Nowadays, many companies that want to reduce their operational costs choose to outsource all or parts of their supply chain to an external company. Thus, although this trend may prove to be a very interesting choice for some companies, entrusting this precious link to an external firm may, however, be a bad choice for others. A meticulous examination of your individual situation is therefore necessary in order to make the right choice.
The reduction of operating costs, the gain in flexibility and the ability to concentrate human and financial resources mainly by increasing the value added for the company are the main reasons why today’s companies are outsourcing certain functions, including distribution and warehousing. Indeed, the high capital investments and specialized skills required by the logistics function propel them to second place in the list of the most frequently outsourced functions, according to a study by Ernst & Young. 
When to outsource?
Before embarking on any outsourcing process, it is imperative to ensure that this decision will add value to the company and will not generate any loss of know-how internally. Thus, in general, it’s needed to avoid outsourcing a department or service if it represents a strategic lever for the company and if the people working there have developed special skills. Conversely, outsourcing will be considered if the department or service in question adds no value to the product and if a specialized firm could take over this aspect of the supply chain more efficiently and cheaply. In addition, temporary outsourcing may be useful for a young start-up company that does not have a lot of financial capital, or just for a company that is seasonal.
Risks related to outsourcing
Although outsourcing has a lot of economic and operational benefits, a bad choice of outsourcing can be extremely risky for the company in question. In fact, the main risks associated with this practice are the creation of a non-arm’s length relationship with the service provider, the loss of internal skills related to the outsourced function, the risk of the service provider’s failure as well as the inherent differences to this service.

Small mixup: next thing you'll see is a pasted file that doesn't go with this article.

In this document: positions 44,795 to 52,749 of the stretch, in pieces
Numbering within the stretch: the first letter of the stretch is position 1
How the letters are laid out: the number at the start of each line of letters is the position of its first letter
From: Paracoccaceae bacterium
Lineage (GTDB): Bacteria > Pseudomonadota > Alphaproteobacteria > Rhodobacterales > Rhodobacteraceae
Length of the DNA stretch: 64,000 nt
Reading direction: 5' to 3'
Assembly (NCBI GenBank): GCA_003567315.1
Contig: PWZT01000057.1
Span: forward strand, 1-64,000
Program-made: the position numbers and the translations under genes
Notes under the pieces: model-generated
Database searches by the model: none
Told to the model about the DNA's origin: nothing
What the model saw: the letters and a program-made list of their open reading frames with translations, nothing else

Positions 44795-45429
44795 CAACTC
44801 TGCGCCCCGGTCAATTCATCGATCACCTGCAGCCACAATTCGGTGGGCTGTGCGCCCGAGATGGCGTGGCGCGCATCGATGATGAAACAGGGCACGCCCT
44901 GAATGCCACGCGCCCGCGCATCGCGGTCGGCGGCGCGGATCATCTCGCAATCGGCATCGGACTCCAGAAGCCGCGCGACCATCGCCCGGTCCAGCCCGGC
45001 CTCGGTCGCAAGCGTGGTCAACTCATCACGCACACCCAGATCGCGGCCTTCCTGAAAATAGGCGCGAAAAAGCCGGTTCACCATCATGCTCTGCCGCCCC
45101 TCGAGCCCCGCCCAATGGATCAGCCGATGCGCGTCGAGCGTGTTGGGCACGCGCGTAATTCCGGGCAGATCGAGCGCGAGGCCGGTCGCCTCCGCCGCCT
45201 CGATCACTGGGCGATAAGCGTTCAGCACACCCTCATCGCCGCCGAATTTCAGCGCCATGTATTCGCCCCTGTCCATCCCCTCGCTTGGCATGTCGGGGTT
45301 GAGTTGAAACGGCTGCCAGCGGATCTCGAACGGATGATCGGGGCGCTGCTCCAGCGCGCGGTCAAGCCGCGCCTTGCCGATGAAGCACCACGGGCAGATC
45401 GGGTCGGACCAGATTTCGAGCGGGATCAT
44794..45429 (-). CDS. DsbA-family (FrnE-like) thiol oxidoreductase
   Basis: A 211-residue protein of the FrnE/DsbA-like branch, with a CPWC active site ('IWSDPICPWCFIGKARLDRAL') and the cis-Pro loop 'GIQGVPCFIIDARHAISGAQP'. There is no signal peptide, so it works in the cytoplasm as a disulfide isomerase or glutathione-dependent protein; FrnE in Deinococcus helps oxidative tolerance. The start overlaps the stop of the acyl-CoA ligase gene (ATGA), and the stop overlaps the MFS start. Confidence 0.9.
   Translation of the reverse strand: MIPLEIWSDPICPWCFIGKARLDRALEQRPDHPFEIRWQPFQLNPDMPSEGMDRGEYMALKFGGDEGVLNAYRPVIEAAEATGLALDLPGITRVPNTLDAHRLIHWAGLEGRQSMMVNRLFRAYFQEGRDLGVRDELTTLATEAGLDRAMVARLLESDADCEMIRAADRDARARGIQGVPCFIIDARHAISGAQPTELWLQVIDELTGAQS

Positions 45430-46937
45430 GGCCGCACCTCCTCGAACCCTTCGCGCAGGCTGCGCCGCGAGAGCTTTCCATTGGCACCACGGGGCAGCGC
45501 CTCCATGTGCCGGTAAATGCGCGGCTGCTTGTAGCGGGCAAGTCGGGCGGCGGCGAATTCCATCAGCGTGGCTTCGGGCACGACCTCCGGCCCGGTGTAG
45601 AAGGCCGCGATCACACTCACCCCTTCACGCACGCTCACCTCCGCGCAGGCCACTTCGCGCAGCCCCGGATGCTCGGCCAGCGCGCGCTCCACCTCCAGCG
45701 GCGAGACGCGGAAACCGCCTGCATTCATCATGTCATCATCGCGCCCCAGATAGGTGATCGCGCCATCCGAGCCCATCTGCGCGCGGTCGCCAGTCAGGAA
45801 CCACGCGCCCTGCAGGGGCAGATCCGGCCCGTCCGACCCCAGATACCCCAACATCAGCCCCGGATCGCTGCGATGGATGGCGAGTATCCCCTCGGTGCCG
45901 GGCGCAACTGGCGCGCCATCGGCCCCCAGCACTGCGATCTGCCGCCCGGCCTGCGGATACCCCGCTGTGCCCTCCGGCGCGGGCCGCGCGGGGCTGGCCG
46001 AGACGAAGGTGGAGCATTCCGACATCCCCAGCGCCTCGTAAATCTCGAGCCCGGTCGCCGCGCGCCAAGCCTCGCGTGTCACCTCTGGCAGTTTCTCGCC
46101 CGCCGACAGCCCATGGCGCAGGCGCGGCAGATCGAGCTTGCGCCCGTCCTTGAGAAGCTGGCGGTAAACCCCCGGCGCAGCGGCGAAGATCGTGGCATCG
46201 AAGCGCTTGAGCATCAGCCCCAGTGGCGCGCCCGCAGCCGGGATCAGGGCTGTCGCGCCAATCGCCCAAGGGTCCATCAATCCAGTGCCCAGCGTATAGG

Nevertheless, it is possible to protect from these potential risks by drafting a contract that will make possible to define both the expectations of the outsourced company and all the obligations that must be respected by the chosen provider throughout the duration of the contract. In the medium or long term, this contract is strategic because it will become the only way to ensure continuity in the performance of the provider who will incur costly penalties in case of non-compliance of his share of obligations.
Also, the outsourced company will have to maintain a harmonious relationship with its service providers and keep an open and frank dialogue to maximize the quality of its outsourced operations. Thus, it is only once all these conditions are unified together that a company will reduce its risks and can thus take full advantage of the benefits of outsourcing, this of course if it has previously weighed well the counter depending on its situation.
 Ernst & Young Outsourcing Barometer, 2002